Hanna Saltzman: Lesson from the pandemic is to prioritize clean air

(Francisco Kjolseth | The Salt Lake Tribune) Several metropolitan areas around the country have seen improved air quality as more people work from home and social distance in an effort to curb the spread of the coronavirus. Utah Department of Air Quality spokesman Jared Mendenhall says that hasn't been the case in the Salt Lake Valley, as seen on Wednesday, March 25, 2020, or in the Beehive State as large, since March and April are generally good air quality months. Though if the coronavirus was happening in December, he said the efforts would be making a difference.

As The Salt Lake Tribune recently reported, new research from the Harvard School of Public Health suggests that air pollution makes COVID-19 infections even deadlier.

It’s no secret that the Salt Lake Valley has an air pollution problem. As an incoming pediatric resident physician with a background in environmental health, I am deeply concerned about the implications of this study for our community.

Exposure to air pollution can damage our health. Particularly relevant for the COVID-19 pandemic, air pollution can harm the very organs that appear to play a role in how COVID-19 causes death: the lungs, the heart and the immune system.

In the lungs, air pollution can worsen lung function, asthma and lung inflammation. In the heart, air pollution is associated with heart attacks, irregular heartbeats and high blood pressure. In the immune system, air pollution can contribute to body-wide inflammation.

When air pollution has, over time, already damaged these organ systems, our bodies may not be able to mount as good of a defense against the virus’s attack on them.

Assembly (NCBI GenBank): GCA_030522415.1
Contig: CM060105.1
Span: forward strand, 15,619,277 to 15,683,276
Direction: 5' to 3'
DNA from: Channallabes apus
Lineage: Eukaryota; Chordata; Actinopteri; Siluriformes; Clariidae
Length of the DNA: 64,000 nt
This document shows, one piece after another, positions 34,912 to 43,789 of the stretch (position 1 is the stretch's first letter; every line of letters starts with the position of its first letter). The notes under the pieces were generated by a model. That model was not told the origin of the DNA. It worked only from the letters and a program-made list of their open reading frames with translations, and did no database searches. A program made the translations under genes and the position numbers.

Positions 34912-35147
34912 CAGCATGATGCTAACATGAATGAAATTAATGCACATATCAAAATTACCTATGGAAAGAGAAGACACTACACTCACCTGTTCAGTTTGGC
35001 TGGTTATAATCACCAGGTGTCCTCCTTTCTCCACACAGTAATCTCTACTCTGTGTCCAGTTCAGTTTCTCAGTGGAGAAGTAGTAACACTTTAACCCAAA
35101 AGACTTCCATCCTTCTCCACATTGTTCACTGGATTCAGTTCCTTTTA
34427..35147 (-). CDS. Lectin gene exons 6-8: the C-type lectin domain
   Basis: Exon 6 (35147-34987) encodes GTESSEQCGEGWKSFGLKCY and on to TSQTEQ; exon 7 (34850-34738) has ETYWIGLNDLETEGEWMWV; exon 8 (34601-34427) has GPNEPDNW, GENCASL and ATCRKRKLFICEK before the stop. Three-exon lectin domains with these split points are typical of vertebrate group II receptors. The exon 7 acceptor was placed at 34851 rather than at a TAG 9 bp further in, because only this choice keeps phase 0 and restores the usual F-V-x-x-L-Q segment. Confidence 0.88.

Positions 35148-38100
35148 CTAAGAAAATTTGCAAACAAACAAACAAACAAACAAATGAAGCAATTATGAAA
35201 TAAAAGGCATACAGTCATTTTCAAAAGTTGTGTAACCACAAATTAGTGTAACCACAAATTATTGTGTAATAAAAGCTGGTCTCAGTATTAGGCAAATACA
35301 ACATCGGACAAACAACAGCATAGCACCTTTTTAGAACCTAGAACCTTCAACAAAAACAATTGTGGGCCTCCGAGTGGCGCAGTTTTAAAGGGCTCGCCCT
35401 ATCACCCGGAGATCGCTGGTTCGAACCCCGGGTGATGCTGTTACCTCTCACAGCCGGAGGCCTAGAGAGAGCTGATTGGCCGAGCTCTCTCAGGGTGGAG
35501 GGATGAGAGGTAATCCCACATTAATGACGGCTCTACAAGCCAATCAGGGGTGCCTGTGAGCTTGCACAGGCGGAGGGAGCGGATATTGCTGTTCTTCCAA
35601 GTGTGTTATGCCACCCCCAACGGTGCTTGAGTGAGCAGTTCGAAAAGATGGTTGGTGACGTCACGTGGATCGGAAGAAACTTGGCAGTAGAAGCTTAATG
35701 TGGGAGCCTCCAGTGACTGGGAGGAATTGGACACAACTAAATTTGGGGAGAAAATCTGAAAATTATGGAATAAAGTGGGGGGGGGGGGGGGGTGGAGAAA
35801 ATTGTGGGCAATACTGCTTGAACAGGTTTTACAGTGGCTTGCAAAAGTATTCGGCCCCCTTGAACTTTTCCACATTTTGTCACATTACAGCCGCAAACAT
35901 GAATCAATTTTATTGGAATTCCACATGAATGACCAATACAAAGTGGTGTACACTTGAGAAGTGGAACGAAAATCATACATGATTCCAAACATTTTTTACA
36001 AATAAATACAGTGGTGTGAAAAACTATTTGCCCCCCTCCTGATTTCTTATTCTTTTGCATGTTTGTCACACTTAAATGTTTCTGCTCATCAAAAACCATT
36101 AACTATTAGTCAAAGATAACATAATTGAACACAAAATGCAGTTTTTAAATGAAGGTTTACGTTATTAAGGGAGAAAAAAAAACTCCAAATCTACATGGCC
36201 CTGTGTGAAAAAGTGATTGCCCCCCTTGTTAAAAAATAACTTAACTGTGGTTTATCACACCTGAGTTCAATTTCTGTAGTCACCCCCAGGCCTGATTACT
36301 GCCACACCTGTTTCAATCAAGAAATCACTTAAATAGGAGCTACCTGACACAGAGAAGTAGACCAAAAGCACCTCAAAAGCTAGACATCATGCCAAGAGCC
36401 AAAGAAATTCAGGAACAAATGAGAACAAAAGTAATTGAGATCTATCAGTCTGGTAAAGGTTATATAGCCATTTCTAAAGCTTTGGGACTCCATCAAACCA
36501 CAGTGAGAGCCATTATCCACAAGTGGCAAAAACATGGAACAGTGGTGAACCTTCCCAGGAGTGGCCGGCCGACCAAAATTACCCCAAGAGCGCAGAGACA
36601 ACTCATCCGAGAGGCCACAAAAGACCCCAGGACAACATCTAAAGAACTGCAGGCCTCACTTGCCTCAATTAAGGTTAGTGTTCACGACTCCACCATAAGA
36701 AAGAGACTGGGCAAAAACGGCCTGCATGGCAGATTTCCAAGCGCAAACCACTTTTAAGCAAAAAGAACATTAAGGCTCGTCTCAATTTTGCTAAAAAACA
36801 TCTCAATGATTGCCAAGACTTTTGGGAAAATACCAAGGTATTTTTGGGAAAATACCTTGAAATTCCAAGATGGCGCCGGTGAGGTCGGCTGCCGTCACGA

Some air pollution particles are so small that, when inhaled, they can slip past our noses and throats, entering our lungs and blood vessels. These microscopic solids and droplets are known as fine particulate matter (PM2.5). The Harvard School of Public Health study found that even a small increase in long-term exposure to these tiny particles is linked to a spike in deaths from COVID-19.

On a more positive note, a rare silver lining of the pandemic has been a reminder around the globe that clean air is possible. NASA satellites have identified major decreases in pollution worldwide, from China to the Northeastern United States. Los Angeles reported its longest March stretch of good air quality since 1995.

Here in Salt Lake City, many people have commented on how good it feels to take a deep breath lately, the mountains crisp on the horizon.

Improving air quality can drastically improve public health. To give one historical example from the Utah Valley, during a winter in the 1980s in which a large steel mill was closed, there was a major drop in air pollution, and two-thirds fewer children were hospitalized for asthma and other lung diseases. Premature birth and overall mortality rates also dropped.

Though scientists have not yet evaluated the public health impact of cleaner air during the COVID-19 pandemic, we can imagine similar improvements. Obviously, shelter-in-place is not an appropriate solution to our air pollution problems. But cleaner air during this time is a reminder that big change is possible.

Fortunately, there are far less disruptive solutions to keeping Utah’s air clean. For example, let’s improve vehicle emissions and incentivize zero-emission vehicles. Let’s bolster public transportation. Let’s make sure that we prioritize the health of the environment in all plans for the proposed inland port.

As the pandemic continues, with the 50th anniversary of Earth Day just around the corner, I hope that this unique moment in time can serve as a reminder that it is not possible to disentangle human health from our environments. It is also a reminder that collectively, we can take bold and creative action to improve the health of our communities.

So herein lies the challenge: How will we create a future that includes both clean air and economic prosperity? I believe that through collaboration among citizens, government and the private sector, such a future is possible. We must be bold and creative just as we’ve shown we can be during the past weeks. Together, we can preserve the health, economy and environment of our beautiful state for our children in generations to come.

Hanna Saltzman

Hanna Saltzman, Salt Lake City, is a graduating medical student and incoming pediatric resident physician. Prior to medicine, she worked in environmental health policy.

Twitter at @hannasaltzman.